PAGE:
JoAnna Garcia Swisher Does Good for Our Nation's Kids, One Breakfast at a Time
Packing a delightful cast, a feel-good vibe and what we're hearing is a pretty crafty mythology, ABC's high-concept dramedy Kevin (Probably) Saves the World debuts Tuesday night with lost soul Kevin Finn (Jason Ritter) moving in with his recently widowed sister Amy (JoAnna Garcia Swisher) following a failed attempt to take his own life. As he tries to get it together, things start falling apart even more after a "warrior for God" named Yvette (Kimberly Hebert Gregory) appears to Kevin with a heavenly mission.
It's a sweetly funny, non-preachy look at spirituality and the positive power of spreading good will that's rarely seen on TV, and the premiere fittingly coincides with Garcia Swisher's equally uplifting new partnership with Smithfield and No Kid Hungry to help feed our nation's children through their "Make Breakfast, Share Breakfast" campaign. This week, she joined them at a massive school assembly in Georgia and shared her experiences with us right after.
Ok, this No Kid Hungry program you're involved with is so cool.
I know! I feel really excited to be a part of this. It’s such a preventable thing, childhood hunger. So to be able to partner with Smithfield, a company that’s really working hard to support No Kid Hungry, and eradicate this unimaginable thing—the idea of not being able to give your own children food—is really incredible.
The statistics are crazy, right? How many kids go to bed hungry?
Their estimate is that 13 million kids in American don’t know when their next meal is going to be. And in the state of Georgia, it’s 1 in 4. Nationally it’s 1 in 6. It’s just unfathomable.
On Monday, you kicked off this campaign down in Georgia (where Kevin films) at a local school?
We did, and those kids were so great! I felt like a pep-rally cheerleader. There’s 700 kids at this school, it’s so incredible. And they were all so excited. It was their first day back after a small break and Smithfield provided them with breakfast. I got to meet some of the kids morning and talk to them about their favorite breakfast foods and how important breakfast is since it’s the first meal of the day and how important it is to have a nutritious meal. Statistically, it’s proven that children who have a wholesome, balanced meal do better at school. They attend school more and have a higher graduation rate and all of these things. So it was really nice to be able to meet these kids. Then we played a fun little trivia game...the 5th graders really got all of the tough questions. Like, did you know that the biggest pancake ever made was 6,000 pounds?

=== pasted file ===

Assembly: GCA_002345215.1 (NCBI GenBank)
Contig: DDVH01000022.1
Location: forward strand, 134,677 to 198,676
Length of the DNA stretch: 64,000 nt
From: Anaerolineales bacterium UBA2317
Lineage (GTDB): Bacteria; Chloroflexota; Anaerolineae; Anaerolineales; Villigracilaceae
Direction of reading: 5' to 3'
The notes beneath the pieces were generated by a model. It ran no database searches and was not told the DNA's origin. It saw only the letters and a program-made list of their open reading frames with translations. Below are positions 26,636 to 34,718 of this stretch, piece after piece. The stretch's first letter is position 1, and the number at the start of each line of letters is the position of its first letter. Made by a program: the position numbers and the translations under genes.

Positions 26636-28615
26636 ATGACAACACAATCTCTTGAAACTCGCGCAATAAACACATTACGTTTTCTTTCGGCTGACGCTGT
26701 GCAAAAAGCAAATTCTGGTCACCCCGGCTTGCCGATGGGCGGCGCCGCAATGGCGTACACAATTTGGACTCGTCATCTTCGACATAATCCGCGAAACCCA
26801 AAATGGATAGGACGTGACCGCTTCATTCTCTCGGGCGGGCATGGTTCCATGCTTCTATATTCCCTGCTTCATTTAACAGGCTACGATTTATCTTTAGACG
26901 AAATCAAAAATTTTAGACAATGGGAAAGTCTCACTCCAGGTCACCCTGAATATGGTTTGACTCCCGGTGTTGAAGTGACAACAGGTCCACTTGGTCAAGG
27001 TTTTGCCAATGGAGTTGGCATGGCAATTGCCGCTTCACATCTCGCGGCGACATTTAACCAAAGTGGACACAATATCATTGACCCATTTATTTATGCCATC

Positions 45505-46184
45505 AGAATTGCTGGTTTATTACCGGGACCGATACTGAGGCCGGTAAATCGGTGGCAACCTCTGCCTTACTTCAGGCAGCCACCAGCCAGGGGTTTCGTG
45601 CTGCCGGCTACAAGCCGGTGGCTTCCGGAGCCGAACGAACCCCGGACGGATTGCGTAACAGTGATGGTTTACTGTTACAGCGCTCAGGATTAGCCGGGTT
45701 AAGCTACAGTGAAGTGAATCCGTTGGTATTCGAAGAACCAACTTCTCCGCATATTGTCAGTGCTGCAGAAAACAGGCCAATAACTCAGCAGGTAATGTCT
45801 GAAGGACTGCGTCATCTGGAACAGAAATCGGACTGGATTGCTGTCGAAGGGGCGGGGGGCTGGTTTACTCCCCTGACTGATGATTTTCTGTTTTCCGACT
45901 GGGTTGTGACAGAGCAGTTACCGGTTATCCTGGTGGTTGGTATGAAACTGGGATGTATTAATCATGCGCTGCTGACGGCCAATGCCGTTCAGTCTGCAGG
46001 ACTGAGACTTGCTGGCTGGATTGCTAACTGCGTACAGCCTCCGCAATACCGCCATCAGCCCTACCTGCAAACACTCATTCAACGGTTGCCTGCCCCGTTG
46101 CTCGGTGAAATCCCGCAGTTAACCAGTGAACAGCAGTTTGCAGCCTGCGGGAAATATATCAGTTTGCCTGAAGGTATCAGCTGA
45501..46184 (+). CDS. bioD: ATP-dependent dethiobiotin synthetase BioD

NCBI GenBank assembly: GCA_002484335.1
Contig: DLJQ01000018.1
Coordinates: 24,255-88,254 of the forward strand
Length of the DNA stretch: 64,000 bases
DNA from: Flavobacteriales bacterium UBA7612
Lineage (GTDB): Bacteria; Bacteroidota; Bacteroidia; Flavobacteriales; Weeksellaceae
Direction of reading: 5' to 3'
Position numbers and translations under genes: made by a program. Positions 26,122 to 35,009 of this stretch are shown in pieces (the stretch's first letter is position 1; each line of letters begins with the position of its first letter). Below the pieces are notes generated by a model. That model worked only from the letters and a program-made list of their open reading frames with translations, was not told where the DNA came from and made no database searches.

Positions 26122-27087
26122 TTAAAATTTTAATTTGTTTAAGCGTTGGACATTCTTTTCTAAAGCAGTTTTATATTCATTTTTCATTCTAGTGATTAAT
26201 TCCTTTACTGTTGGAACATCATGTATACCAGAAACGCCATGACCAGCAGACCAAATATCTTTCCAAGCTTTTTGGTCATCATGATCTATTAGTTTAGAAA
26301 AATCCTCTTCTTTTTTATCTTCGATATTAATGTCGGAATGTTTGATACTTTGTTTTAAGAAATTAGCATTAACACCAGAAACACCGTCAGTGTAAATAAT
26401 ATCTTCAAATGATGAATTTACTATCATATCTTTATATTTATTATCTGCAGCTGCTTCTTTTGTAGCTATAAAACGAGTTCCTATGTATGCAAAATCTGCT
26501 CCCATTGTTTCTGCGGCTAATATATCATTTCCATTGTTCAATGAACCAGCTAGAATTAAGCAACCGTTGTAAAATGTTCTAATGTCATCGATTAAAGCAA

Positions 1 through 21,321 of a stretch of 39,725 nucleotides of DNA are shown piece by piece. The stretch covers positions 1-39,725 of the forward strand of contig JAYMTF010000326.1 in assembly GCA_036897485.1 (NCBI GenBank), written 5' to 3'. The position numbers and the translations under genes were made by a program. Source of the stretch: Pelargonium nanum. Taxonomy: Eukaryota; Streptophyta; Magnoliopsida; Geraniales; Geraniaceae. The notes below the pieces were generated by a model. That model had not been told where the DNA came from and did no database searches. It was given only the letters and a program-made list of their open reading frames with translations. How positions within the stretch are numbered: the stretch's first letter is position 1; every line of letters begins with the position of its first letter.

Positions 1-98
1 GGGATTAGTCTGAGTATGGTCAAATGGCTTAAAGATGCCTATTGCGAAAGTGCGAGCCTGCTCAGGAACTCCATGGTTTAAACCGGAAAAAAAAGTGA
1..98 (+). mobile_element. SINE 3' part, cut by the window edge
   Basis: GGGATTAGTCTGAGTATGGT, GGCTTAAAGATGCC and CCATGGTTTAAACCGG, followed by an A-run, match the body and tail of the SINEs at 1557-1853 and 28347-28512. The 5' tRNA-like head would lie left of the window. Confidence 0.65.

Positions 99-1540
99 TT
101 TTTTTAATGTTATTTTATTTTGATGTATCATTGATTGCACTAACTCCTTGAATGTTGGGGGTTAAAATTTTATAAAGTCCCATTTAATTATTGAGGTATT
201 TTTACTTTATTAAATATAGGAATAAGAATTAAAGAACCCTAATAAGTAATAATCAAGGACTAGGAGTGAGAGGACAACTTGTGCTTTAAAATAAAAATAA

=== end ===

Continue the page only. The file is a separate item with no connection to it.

How do you even cook something that big?
I don’t know! It sound horrifying.[Laughs] But yeah, it was so great. I’m going to get the chance to come to New York and talk about it a little more. I have this wonderful opportunity, with the amount that I’m able to promote the show right now, to incorporate the fact that I’m also partnering with Smithfield and their support of No Kid Hungry. I mean, in the month of October, Smithfield has owed to donate up to a million meals to children who are suffering from childhood hunger with the support of No Kid Hungry.
I’ve always thought that you can judge a civilization by how they treat their young.